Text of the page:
Minnesotans confront greenhouse gases: Will your next car be a plug-in? | Star Tribune

Will your next car be a plug-in?

Transportation is now the leading source of carbon emissions in the state, and mile by mile, Minnesotans who worry about climate change are focusing on it as the way to cut greenhouse gases.

Vendors showed off electric cars, e-bikes, an e-school bus and rooftop solar systems at the Minnesota Pollution Control Agency’s electric vehicle sh
Vendors showed off electric cars, e-bikes, an e-school bus and rooftop solar systems at the Minnesota Pollution Control Agency’s electric vehicle showcase in St. Paul in April.

— Glen Stubbe, Star Tribune

What does a zero-carbon future look like for transportation in Minnesota?

Maybe a lot like Eric Sandeen’s old St. Paul garage, covered in solar panels, where the family’s new Tesla charges up.

Or the factory floor of New Flyer of America in St. Cloud, where workers build electric buses for customers across North America.

Or Doc’s Sports Bar & Grill in Sturgeon Lake, where travelers grab a bite as their wheels juice up at the high-power charging station outside.

Mile by mile, Minnesotans who worry about climate change are focusing on transportation as the way to cut heat-trapping greenhouse gases. Transportation is now the state’s leading source of carbon emissions — electric utilities have cut their output sharply — and will play a crucial role if Minnesota is to meet the ambitious carbon-reduction goals the Legislature adopted with the 2007 NextGen Energy Act.

About this story

This story is part of a collaboration with InsideClimateNews, the Pulitzer Prize-winning journalism nonprofit, which is publishing the work of 14 news organizations on aspects of climate change in the Midwest. Read more at the project page.

Researchers say that if humans are to avoid blowing the 1.5-degree Celsius warming limit beyond which the Earth faces catastrophic impacts, they must radically transform the way they move people and goods — right down to the family fishing boat.

The goal may not be as unrealistic as it sounds.

“There’s no question we can get there,” said Brendan Jordan, vice president of the Great Plains Institute, a Minneapolis-based environmental think tank.

And he’s emphatic that it doesn’t have to upend Americans’ quality of life.

“Decarbonizing does not necessarily mean giving up a car,” Jordan said. “I can’t see a narrative where [it] results in a dreary post-apocalyptic future. Those of us working on decarbonization have a responsibility to work on strategies that don’t result in deprivation.”

Among those strategies: developing cleaner biofuels; greater use of vehicle-sharing programs such as Hourcar; compact land use that allows more walking and less driving; creating new modes such as electric bullet trains or the futuristic vacuum tube Hyperloop. Which one is best remains a source of disagreement. All-electric purists, for example, insist biofuels such as corn ethanol and soy diesel still release too much carbon. Biofuel supporters argue that better technologies will reduce emissions. “We have to work with the fuels that we have,” said Jeremy Martin, director of fuels policy at the Union of Concerned Scientists.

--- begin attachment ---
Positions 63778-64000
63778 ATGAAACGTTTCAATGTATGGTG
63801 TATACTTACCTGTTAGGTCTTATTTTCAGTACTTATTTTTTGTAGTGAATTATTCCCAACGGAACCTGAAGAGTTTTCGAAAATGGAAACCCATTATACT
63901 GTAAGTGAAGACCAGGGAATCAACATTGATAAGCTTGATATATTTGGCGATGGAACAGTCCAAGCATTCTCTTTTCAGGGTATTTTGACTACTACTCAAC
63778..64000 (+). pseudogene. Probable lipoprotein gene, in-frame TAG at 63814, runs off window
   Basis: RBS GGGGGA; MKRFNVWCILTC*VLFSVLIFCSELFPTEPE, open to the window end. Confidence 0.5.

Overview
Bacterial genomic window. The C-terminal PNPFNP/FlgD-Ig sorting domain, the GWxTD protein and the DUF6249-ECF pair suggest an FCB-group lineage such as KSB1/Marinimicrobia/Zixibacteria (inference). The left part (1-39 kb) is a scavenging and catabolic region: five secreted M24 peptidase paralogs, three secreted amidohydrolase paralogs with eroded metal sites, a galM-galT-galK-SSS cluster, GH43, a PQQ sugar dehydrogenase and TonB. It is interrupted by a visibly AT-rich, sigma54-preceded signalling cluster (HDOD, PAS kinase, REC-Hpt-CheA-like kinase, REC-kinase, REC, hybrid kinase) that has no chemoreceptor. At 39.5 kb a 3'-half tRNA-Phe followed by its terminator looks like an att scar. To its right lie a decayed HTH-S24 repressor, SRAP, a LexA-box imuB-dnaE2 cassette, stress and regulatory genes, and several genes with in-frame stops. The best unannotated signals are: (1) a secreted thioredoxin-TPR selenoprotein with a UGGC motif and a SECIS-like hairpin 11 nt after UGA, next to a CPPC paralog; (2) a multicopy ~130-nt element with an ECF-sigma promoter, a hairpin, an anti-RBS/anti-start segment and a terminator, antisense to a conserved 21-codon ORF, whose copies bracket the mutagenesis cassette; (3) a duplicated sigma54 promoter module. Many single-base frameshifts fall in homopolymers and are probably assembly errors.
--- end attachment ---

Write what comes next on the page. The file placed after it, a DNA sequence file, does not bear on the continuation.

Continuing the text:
There’s a growing consensus, however, that electrification will play a leading role. Research from MIT shows that electric vehicles produce fewer greenhouse gases than gasoline-powered vehicles — even after factoring in the emissions from manufacturing them, recovering the lithium for their batteries and generating electricity to run them.

Granted, Minnesota has a long way to go. Of the state’s nearly 5 million registered vehicles, just 10,000 are electric (which means plug-in hybrids and battery-electric vehicles, not conventional hybrids such as the Toyota Prius.) That’s about 0.2% of the overall fleet, well below leaders such as Washington state or California.

But Minnesota’s electric future may be arriving sooner than people realize. There are about 27 electric car and SUV models on the market here, and more than 300 charging stations, including an electric corridor on Interstate 35 between Minneapolis and Duluth. Lightning advances in lithium-ion battery technology have dramatically improved performance and caused prices to fall “at a staggering pace,” according to Andrew Twite of Fresh Energy, a Twin Cities advocacy group.

Even the Lyon-Lincoln Electric Cooperative in Tyler, Minn., is leasing a Tesla and has installed a charging station made by Minnesota-based ZEF Energy.

And MnDOT is working with several partners on a “Pathways to Decarbonizing Transportation” blueprint due out in August. The agency has set a goal to cut the sector’s carbon output 30% from 2005 levels by 2025, and 80% by 2050.

“It’s really complicated because it touches freight movement, it touches housing, it touches jobs,” said Tim Sexton, MnDOT’s chief sustainability officer. “It’s sort of the web that connects all aspects of our lives.”